The detainee for the attack on Shinzo Abe is a former member of the Japanese Army

Japan is in shock.

NewsEditor
NewsEditor
08 July 2022 Friday 03:54
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The detainee for the attack on Shinzo Abe is a former member of the Japanese Army

Japan is in shock. One of the countries with the fewest victims of firearms in the world (an average of ten a year) saw this Friday how a man armed with a shotgun shot former Prime Minister Shinzo Abe, who ruled for three terms until retiring, in the back. in 2020 for health reasons. The high-profile politician died hours later in hospital. Little is known about the shooter, who was instantly arrested by security agents. At the moment, the police have identified him as Yamagami Tetsuya, a 41-year-old unemployed man and former member of the Maritime Self-Defense Forces (Japanese Army).

Tetsuya, from the city of Nara, in western Japan, was arrested for attempted murder while holding a weapon with which he would have shot the former Japanese president twice and which, according to the images, seemed homemade. They were two tubes joined with a black adhesive tape. The shooter told police that he was dissatisfied with Abe and therefore wanted to kill him.

According to sources from the Japanese Ministry of Defense, the alleged aggressor worked in the naval branch of the Self-Defense Forces, in charge of defending the archipelago, for three years until 2005.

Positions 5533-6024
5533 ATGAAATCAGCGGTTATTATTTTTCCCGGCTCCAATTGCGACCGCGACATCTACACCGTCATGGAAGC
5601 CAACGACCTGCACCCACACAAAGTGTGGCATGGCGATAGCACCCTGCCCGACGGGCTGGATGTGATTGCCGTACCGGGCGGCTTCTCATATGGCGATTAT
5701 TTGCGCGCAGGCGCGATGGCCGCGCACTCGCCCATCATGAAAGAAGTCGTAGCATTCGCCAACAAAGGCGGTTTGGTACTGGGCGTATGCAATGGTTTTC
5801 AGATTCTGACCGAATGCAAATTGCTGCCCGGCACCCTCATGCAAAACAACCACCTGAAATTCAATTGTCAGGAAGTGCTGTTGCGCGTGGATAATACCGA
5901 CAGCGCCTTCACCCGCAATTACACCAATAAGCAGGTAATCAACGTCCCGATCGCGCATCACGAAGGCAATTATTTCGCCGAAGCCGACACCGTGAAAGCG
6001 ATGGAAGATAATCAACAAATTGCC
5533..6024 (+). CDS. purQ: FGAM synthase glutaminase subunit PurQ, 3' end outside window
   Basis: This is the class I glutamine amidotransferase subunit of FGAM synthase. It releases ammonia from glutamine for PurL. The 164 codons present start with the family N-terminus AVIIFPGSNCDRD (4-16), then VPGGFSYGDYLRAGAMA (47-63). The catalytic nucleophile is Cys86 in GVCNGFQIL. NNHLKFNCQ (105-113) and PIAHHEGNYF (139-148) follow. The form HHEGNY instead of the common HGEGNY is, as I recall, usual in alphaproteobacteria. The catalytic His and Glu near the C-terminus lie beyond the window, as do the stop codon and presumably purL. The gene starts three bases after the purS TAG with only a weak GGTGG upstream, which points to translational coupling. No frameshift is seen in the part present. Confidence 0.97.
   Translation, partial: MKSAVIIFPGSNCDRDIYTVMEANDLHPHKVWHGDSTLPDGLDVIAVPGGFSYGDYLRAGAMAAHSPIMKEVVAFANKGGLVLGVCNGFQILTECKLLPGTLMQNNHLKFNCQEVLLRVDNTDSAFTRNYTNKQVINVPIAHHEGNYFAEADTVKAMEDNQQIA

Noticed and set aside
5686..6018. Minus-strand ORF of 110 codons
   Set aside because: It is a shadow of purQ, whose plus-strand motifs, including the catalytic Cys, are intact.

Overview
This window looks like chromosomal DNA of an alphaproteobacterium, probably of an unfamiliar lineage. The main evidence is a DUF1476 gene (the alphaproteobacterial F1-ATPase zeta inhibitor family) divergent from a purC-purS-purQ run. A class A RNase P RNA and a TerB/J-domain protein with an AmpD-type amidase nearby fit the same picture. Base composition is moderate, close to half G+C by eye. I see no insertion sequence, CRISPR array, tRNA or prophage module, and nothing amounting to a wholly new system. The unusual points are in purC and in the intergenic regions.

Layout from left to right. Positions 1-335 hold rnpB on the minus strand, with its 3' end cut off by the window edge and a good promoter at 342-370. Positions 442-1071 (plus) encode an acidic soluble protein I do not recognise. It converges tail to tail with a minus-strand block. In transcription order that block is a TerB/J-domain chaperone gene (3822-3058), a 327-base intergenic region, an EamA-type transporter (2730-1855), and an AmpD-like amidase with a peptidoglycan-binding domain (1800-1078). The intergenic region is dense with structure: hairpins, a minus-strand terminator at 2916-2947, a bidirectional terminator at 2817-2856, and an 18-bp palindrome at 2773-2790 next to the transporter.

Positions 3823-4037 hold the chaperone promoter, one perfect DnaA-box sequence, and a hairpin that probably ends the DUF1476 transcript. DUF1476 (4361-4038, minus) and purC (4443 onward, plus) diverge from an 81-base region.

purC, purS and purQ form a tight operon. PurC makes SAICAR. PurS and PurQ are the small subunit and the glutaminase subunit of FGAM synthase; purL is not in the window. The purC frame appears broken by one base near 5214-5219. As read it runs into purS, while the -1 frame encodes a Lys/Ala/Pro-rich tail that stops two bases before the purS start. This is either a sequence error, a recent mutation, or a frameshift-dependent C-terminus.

The former Japanese president was seriously injured after being shot twice in the back in the torso while giving a campaign speech for the by-elections on the street near a train station in the city of Nara. He died after being treated for several hours in the hospital. Election rallies are usually held in Japan in the middle of the street and with few security measures, precisely due to the low crime rate.

And it is that the Asian country has one of the strictest laws on access to firearms in the world. In order for Japanese citizens to purchase a gun, they must first attend an all-day class, pass a written exam, and complete a shooting range test, with a minimum accuracy of 95%. Candidates also undergo a mental health evaluation, conducted at a hospital, and the government does a thorough background check. Only shotguns and rifles can be purchased, and evaluations must be repeated every three years.

If gunshot deaths are hard to see, an attack on such a high-profile public figure as a former prime minister was virtually inconceivable in Japan. Airo Hino, a political science professor at Waseda University, told the AP agency that a shooting like today's was unprecedented in Japan. "Nothing like this ever happened."

In any case, Japanese history does have some assassinations of political leaders. In 2007, the mayor of Nagasaki was shot dead by a yakuza gangster; and the head of Japan's Socialist Party was assassinated during a speech in 1960 by a young right-winger with a short samurai sword.

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